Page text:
Fate / Zero – 25 (Fin)

Did the Holy Grail know Kiritsugu would reject it? Who can say? But even if it initially chose him to be its bearer, his order to Saber to destroy it flipped the script. It also flipped the cup, as the Grail’s destruction means the black ooze it contained falls upon Fuyuki, destroying everything in sight, to Kiritsugu’s great despair. Even trying to do the right thing at the right time would seem to have backfired on this exceedingly unlucky and tortured soul.

Speaking of tortured souls, Kariya is still barely alive when he returns to the Matou basement, but while his senses tell him he is reuniting Sakura with Rin and Aoi, in reality Sakura is abandoning him to the Crest Worms and accepting the fate he tried in vain to keep her from.

Perhaps it was the contents of the Grail, not the Grail itself, that mattered most, as those contents fell on Archer, but rather than destroy him along with everything else, it gave him physical form (though not clothes). And because Gilgamesh still had a pact with Kirei, it resurrected him, albeit with no heartbeat.

That literal lack of a beating heart is indicative of his departure from humanity, as is his apparently Grail-fulfilled wish for death and destruction around him, and a hunger to “learn more” and explore the depths of his inhumanity. But as I said, the Grail will never fully satiate; at best it can only lock people—Servants and Masters alike—in a perpetual state of searching.

As for Kiritsugu, he’s done searching. Indeed, he seems to be just about done with everything, owing to the curse bestowed on him by a scorned Grail and his entire life’s work burning before him. The last thing he searches for—a single survivor among the scorched rubble—is something he ironically finds immediately.

By saving that single life—a young Shirou—Kiritsugu himself is saved. It’s a concept a sneering Kirei can’t possibly comprehend enough even to envy.

With that, the clock on the Fourth Holy Grail War reaches…Zero and comes to an end, with the official winner in doubt, though more-or-less claimed by Kirei, since the Grail seemingly brought him back.

Back at his “grandparents”, Waver announces he’s going to set aside his magical studies for a bit, get a part-time job, live with them, and save up enough to travel the world his king once conquered a good chunk of.

Kirei has upheld his promise to his master to look after Rin after he’s gone, likely so that he can observe and absorb all of the grief, pain and suffering Rin is likely to experience on the long, hard road all heads of great families must walk.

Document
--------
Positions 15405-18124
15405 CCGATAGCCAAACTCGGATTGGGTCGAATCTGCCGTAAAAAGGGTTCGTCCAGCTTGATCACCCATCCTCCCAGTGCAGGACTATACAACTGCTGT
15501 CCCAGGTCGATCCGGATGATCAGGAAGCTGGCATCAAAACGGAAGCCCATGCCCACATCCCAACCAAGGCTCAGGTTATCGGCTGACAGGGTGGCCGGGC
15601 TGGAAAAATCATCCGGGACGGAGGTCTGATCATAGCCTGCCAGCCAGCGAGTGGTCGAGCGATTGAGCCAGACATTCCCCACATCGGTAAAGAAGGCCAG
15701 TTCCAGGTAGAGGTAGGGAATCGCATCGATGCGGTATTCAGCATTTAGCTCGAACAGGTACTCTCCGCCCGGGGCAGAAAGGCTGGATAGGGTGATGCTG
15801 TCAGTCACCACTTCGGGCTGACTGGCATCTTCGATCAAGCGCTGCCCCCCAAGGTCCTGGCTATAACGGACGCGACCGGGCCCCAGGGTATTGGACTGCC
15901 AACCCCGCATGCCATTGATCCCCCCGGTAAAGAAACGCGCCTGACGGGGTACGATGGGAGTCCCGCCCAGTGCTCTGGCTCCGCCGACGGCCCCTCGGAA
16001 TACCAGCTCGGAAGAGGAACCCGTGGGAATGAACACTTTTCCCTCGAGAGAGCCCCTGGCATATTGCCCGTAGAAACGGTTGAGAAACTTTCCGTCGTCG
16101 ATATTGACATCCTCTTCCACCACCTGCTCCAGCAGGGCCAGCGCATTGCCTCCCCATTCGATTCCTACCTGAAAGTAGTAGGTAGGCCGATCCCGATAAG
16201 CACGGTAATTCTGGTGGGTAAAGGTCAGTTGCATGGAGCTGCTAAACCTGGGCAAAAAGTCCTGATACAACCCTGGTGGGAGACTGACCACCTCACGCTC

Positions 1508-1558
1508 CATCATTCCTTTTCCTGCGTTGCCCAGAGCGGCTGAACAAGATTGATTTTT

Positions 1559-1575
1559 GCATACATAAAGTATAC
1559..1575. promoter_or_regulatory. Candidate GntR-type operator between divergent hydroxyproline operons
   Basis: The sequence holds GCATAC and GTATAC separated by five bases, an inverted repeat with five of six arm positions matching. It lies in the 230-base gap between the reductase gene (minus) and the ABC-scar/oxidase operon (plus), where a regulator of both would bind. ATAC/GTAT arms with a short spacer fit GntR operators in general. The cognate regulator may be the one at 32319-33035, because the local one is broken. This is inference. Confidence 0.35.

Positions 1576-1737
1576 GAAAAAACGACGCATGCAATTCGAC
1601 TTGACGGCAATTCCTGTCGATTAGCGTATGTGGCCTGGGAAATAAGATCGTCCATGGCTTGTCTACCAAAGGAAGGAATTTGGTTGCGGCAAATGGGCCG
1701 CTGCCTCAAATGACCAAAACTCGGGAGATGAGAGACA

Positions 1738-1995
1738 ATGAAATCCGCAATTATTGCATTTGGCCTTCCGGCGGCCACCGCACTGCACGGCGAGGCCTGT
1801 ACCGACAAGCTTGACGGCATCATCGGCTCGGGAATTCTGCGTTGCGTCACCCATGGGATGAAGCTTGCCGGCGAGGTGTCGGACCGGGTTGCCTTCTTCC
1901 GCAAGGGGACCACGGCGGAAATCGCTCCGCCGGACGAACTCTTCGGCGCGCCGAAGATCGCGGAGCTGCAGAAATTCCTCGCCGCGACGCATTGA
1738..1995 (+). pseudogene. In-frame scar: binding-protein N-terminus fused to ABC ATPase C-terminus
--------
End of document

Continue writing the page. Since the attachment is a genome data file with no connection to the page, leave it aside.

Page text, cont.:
Rin maintains a stoicsm beyond her years at her father’s futural, even as she wheels her brain-damaged, delusional mom around. What gets her to crack and shed tears is the Azoth dagger; Kiritsugu twisting the blade like the piece of work he is.

And Saber, poor Saber, is back in Britain, on a battlefield strewn with corpses, having led everyone nowhere but to their own deaths. She remembers Lancelot’s last words to her, about how he only ever sought her righteous judgment for betraying her and falling in love win Guinevere.

Arturia considers herself a failed king who never understood anyone, and considering her surroundings it’s hard to argue with that assessment.

As for Saber’s former Master, he is banned from Einzbern Castle forever, having failed to secure the Grail for them, and never sees his daughter Ilya again. So he adopts Shirou, fixes up the old safe house, and spends the next five years raising his adoptive son and living a quiet but happy life.

One night he tells Shirou how he once wanted and tried to be a hero, but ultimately failed. Shirou confidently promises his dad he’ll become a hero in his place. A heavenly light suddenly shines above Saber; a ray of hope.

Clearly contented by his son’s words, Kiritsugu starts to peacefully pass away, with an answer for his friend Shirley’s question about what he wanted to be when he grew up: he wanted, and still wants, to be a hero.

* * * * *

And that’s it for Fate/Zero! Boy, what a ride it’s been these past five weeks. That was a far better show than I could have imagined…which is why it took so long after UBW to watch it. Burned by previous prequels to beloved works, I was worried knowing pretty much how everything would end would make it difficult for the stakes to matter.

Yeah…I was dead wrong about that. Not only was I far more emotionally invested in Zero, it was a lot more approachable, had a lot more heart, and took a lot more risks than the smoother, shinier UBW. It’s not that UBW is bad, it’s simply a matter of Zero kicking ass in virtually every aspect of the game. It wasn’t just a great anime, it was great television; great storytelling, full stop. So thanks to everyone out there who recommended it to me. It was well worth a look back.